From 1064 to 1138 the region was ruled by the Sulayhids, a dynasty founded by ‘Ali as-Sulayhi. This dynasty controlled a large area of Yemen, and ruled some of the time from Sana’a and some of the time from Jiblah. They were Ishmailis from the Tayyibiya branch of the Fatimid Ishmailism (or ‘Sevener Shia’).
Jiblah has preserved traditional features of its skilful architecture. Tall, five-story stone houses are arranged in harmonious rows on the hill and seem to interconnect with each other. The numerous windows are large and are surrounded by friezes with motifs in white gypsum.
The history of the city really started in the 11th century, when queen Arwa ruled for 52 years. The Sulayhid Queen transformed this area into a rich and fertile land. She did this by spending much of the annual revenue on the improvement of communications, roads and agricultural land (the terraces around Jiblah).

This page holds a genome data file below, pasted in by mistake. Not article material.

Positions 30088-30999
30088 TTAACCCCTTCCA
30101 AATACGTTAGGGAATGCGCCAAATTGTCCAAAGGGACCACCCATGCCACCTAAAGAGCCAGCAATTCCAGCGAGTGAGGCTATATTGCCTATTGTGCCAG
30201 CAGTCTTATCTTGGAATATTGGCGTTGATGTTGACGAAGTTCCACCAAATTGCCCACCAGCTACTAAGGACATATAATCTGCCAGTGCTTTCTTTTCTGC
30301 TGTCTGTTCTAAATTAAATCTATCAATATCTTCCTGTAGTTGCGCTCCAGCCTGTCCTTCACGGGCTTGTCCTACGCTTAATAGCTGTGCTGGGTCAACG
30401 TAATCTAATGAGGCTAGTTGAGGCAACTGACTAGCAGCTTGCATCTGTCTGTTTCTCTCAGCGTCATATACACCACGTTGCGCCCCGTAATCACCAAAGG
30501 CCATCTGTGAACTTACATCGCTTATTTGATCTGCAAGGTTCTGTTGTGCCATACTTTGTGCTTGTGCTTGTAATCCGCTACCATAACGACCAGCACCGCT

This exceptionally intelligent woman also started the construction of a series of important religious buildings. She managed to make Jibla the capital of Yemen, and she introduced other ideas as well. Some of these concepts, like terraced agriculture, are still used today.
The town is relatively rich, has elaborate stone towers, views of the valley, and lots of children to run after you and accompany you. The main attractions are the mosques; notably the Queen Arwa mosque, and the Qubbat Bayt az-Zum mosque.
Jiblah lies on a large outcrop of basalt, and is the perfect example of a homogenous town.
It is built on a supporting wall and bordered by the ravines of two small wadis which join together just outside the town.
The lush vegetation along the edges of the wadis and the valley bottoms consist of acacias, eucalyptus, carob trees and cacti. This area has plenty of rain from June through September.